Just a “Whiter Shade of Pale”

By Gary Norris Gray
Updated: July 3, 2006

CALIFORNIA—An interesting but troubling disclosure was revealed when the University of North Carolina Tar Heels at Chapel Hill played the Oregon State University Beavers for the 2006 College Baseball Championship.

The light blue and white clad Tar Heels entered the tournament from the winners bracket. Then won the first game of the 2006 baseball championship battle. The black, orange, and white clad Beavers entered the tournament in the loser’s bracket. The Beavers staved off elimination three times in the lower qualification rounds before meeting the baby blue Atlantic Coast Conference Champions, the Tar Heels from the southeast. Both teams played well and had to finish the series with a third and final game. The Oregon State Beavers won their first national title with a throwing miscue of the Tar Heel’s second baseman who threw the ball out of the reach pass the first basemen’s mitt allowing an OSU baserunner on third base to score the winning run.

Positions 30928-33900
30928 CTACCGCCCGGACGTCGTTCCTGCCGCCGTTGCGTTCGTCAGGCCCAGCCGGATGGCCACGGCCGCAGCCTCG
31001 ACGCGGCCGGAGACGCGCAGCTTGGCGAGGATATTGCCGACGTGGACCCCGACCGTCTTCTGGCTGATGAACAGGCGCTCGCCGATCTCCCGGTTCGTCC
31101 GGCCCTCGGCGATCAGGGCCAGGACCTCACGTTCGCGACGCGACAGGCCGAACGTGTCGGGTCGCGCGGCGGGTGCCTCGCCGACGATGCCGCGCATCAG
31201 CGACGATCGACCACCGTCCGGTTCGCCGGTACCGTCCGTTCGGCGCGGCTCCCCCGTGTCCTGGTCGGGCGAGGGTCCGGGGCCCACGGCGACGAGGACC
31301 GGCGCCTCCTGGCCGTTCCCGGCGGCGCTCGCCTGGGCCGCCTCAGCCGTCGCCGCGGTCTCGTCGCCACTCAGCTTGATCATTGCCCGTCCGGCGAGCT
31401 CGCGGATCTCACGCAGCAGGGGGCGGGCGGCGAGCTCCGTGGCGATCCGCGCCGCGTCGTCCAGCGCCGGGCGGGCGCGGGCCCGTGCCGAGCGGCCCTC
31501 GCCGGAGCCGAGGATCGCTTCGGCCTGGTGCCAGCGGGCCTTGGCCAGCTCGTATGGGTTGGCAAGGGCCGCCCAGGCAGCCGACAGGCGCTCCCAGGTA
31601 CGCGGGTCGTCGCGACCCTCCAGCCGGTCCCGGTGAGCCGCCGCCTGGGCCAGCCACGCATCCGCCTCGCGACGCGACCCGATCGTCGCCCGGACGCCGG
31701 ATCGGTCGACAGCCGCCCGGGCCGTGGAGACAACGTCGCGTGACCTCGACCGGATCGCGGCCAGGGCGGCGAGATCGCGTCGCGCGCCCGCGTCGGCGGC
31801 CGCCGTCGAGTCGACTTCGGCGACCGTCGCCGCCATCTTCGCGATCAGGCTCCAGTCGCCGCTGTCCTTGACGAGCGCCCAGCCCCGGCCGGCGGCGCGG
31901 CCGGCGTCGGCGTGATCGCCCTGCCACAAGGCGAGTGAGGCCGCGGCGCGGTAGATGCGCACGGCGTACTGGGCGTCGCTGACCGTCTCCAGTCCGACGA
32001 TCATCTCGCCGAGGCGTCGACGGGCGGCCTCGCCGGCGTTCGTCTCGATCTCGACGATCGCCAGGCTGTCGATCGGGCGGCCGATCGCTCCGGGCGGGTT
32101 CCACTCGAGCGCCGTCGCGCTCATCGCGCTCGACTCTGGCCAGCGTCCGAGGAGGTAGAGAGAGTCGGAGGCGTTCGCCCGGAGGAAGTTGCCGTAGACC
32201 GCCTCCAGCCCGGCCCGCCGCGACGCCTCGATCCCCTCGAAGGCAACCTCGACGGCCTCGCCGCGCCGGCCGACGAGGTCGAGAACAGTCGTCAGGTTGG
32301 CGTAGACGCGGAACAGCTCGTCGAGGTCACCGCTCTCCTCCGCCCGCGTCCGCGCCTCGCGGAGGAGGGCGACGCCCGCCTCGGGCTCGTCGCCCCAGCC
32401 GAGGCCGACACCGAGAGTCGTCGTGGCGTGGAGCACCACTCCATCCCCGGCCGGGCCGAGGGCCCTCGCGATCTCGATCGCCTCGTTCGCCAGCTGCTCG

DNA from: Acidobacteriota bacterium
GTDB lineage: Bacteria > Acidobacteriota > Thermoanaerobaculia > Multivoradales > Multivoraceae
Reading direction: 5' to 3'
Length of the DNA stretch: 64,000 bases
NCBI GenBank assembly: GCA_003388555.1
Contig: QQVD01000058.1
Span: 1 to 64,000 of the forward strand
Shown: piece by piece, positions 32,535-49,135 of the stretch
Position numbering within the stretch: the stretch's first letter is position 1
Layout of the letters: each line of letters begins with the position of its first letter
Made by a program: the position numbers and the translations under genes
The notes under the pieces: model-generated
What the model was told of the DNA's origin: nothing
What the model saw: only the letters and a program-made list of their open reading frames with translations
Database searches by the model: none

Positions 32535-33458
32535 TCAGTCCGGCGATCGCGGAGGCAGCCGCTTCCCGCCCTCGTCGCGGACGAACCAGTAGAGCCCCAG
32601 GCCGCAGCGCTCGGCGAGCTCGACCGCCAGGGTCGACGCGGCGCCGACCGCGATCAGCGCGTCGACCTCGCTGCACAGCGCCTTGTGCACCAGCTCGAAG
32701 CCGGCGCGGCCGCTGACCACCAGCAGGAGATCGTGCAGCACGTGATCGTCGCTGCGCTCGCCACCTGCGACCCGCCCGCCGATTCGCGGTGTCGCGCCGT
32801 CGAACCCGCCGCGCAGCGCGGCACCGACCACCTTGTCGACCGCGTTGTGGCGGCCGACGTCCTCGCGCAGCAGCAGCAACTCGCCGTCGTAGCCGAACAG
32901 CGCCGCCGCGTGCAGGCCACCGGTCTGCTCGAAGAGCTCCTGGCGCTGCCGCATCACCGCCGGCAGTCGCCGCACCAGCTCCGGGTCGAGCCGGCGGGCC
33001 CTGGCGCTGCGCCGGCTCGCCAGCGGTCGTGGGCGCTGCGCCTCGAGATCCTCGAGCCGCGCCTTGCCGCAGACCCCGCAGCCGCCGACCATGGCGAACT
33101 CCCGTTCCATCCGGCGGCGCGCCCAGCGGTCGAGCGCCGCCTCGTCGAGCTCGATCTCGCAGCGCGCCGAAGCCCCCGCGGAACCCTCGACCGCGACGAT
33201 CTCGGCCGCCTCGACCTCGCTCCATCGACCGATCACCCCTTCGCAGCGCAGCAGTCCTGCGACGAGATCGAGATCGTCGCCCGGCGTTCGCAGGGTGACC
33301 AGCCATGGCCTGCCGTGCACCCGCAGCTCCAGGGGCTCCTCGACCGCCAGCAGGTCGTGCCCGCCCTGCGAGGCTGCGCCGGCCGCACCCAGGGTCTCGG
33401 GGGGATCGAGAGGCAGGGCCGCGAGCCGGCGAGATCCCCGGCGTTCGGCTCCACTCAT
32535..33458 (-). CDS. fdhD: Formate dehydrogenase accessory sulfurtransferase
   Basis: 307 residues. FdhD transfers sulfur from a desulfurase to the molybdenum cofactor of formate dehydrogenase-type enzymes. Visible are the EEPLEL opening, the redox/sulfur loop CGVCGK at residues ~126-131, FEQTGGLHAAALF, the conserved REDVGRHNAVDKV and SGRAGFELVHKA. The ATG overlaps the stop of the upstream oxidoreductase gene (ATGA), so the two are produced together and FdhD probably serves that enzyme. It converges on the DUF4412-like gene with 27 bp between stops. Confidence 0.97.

Last week was unlike this past spring NCAA basketball championship games known as (March Madness) when many players from many different lands with different languages participate. Sixty-four baseball teams played including two of my favorite schools, Southern Illinois University at Carbondale, and the University of California at Berkeley. Both lost in the first round.
On Monday June 26, 2006 the college championship tournament finished with the final two outstanding teams Oregon State University and the University of North Carolina vying for this year’s college baseball title.
There were thirty-eight North Carolina players and twenty-eight Oregon State University players and the field was white as snow.

NOT A single African American player donned a college World Series championship uniform.
There was one glaring difference between baseball and basketball that the NCAA can no longer hide.

Not only that but there was not a single black coach or even an African American ball boy or ball person of color found on the field last weekend at Oklahoma’s Rosenblatt Stadium.
This is just an extension of what Major League Baseball (MLB) currently is entertaining in their national ballparks. Could it be because African Americans are no longer interested in America’s past time? Are African Americans not welcome in the sport of baseball unless they have super talent?
America’s mainstream news seldom mentions the fact that is not many players of darker hue on the high school, college, and professional baseball diamonds. None of the estute ESPN or American Broadcasting Companies (ABC) reporters voice an opinion about the absence of African American players; it is interesting that one of the announcers for ESPN-ABC happens to be African American (Harold Reynolds). It is my firm belief that baseball will have its hands full and must be instrumental if we are going to see positive changes in,